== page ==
World Health Organisation chief Tedros Adhanom Ghebreyesus has said he will self-quarantine after being identified as a contact of a person who tested positive for Covid-19.
Dr Tedros, 55, tweeted late on Sunday that he was “well and without symptoms”, but will self-quarantine in “coming days, in line with WHO protocols, and work from home”.
His agency followed that up on Monday with its own tweet apparently aimed to dispel misinformation about his decision, writing: “Contrary to some incorrect reports, @DrTedros hasn’t tested positive for #COVID19.”
The agency suggested later that Dr Tedros had not been tested and was not required to undergo a test under its current protocols. Dr Tedros and the WHO did not identify the contact who had tested positive.
Speaking at a regular WHO briefing, Maria Van Kerkhove, technical lead for the Covid-19 pandemic, said there had been no transmission of the virus at the agency’s main site in Geneva — a city like others across Europe that has faced a spike in cases in recent days, prompting new lockdown measures by local authorities.
“We haven’t had any transmission take place on the premises, and we have no clusters on the premises,” she said. “But it is something that we’re monitoring every day.”
Mike Ryan, the WHO’s emergencies chief, said its “current protocols” do not require Dr Tedros to be tested for the virus, and said “his testing will depend on the arrival of symptoms or otherwise, and he may be tested in the days to come”.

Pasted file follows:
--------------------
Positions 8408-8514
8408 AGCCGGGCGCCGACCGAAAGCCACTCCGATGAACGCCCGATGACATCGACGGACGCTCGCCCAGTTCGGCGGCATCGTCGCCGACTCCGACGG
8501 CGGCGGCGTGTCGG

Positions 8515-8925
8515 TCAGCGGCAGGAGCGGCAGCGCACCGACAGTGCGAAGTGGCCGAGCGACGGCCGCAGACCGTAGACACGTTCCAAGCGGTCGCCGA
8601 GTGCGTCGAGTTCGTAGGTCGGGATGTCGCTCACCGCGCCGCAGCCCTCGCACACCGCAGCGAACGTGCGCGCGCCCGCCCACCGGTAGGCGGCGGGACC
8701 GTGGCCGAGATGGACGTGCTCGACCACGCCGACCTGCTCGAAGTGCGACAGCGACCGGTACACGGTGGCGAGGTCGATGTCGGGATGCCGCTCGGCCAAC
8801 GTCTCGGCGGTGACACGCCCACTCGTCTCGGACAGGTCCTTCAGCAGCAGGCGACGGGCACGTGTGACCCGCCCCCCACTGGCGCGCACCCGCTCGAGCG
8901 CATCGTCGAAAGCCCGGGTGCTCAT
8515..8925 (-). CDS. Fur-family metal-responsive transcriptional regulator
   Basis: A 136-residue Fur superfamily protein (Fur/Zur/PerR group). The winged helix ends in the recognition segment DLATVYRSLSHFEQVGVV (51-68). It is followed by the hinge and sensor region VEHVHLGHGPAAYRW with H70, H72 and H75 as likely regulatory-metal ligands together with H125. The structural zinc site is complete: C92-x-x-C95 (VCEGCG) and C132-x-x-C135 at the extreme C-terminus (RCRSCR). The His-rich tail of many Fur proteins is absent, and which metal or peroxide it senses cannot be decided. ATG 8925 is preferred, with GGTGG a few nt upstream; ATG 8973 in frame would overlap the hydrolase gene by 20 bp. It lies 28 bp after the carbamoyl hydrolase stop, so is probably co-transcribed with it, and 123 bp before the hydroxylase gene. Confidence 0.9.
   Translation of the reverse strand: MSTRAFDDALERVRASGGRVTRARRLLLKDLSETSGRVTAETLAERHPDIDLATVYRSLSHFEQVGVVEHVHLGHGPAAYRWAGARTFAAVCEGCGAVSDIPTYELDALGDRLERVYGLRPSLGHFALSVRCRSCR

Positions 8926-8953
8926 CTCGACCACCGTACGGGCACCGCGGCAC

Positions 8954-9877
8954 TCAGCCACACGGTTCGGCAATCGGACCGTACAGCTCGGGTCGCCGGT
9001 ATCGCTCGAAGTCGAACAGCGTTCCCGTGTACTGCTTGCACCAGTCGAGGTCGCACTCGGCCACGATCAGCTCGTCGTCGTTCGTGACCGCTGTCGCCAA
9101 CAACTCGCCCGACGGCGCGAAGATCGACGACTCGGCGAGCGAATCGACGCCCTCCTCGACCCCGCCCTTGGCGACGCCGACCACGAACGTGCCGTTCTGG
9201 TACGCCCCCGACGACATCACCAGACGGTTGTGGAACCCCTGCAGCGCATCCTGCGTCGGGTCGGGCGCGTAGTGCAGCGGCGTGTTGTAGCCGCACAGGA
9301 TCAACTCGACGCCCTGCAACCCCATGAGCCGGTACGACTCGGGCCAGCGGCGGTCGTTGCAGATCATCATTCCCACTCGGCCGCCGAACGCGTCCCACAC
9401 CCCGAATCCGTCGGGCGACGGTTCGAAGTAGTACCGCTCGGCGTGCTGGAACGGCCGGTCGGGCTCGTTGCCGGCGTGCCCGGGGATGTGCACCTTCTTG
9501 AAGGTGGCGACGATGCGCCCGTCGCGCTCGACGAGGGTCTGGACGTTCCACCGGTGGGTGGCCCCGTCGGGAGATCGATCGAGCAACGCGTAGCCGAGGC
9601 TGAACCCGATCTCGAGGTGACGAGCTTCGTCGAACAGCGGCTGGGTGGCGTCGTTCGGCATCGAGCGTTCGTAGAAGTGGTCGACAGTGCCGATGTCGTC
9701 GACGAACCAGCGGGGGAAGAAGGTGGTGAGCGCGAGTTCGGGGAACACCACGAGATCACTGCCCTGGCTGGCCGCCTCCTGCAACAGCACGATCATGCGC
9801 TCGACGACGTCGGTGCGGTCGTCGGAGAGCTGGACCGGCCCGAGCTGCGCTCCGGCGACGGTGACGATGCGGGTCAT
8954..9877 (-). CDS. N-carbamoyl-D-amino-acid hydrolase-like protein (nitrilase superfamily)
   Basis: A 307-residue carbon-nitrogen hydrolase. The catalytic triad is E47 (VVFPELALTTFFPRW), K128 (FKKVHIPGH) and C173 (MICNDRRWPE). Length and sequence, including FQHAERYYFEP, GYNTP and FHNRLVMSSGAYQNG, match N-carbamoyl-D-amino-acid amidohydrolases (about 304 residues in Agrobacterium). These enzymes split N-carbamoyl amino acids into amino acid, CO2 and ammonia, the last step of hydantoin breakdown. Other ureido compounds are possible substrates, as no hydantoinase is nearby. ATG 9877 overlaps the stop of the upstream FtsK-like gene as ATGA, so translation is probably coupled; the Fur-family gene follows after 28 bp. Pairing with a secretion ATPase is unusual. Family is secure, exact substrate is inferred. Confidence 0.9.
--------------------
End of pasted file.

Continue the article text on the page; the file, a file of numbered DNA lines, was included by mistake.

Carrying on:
The WHO has tallied “a number of cases” since the outbreak swept the globe earlier this year, Dr Ryan said, adding that “most cases have been acquired at community level, very few within the building here”.
Asked about the contradiction about whether any transmission had occurred on-site, WHO spokeswoman Margaret Harris said the public position from the agency was that there has been none at headquarters.
Dr Tedros’s self-quarantine highlights the risks and challenges many businesses and organisations face in keeping Covid-19 at bay, and a UN agency office teeming with medical experts, renowned scientists and specialists on viruses is no exception.
Dr Ryan noted that staff who enter the building undergo temperature checks on arrival, are asked to self-declare about their health status every day, and can benefit from “an immediate response mechanism” if they become ill at home or the office.
“This is not a zero-risk situation. We’ve said it again and again,” he said. “There is… no environment right now in the world without risk.”
The WHO director-general and his team have been at the forefront of the global response to the coronavirus pandemic, which has infected at least 46.5 million people and led to more than 1.2 million deaths, according to a count of confirmed cases by Johns Hopkins University.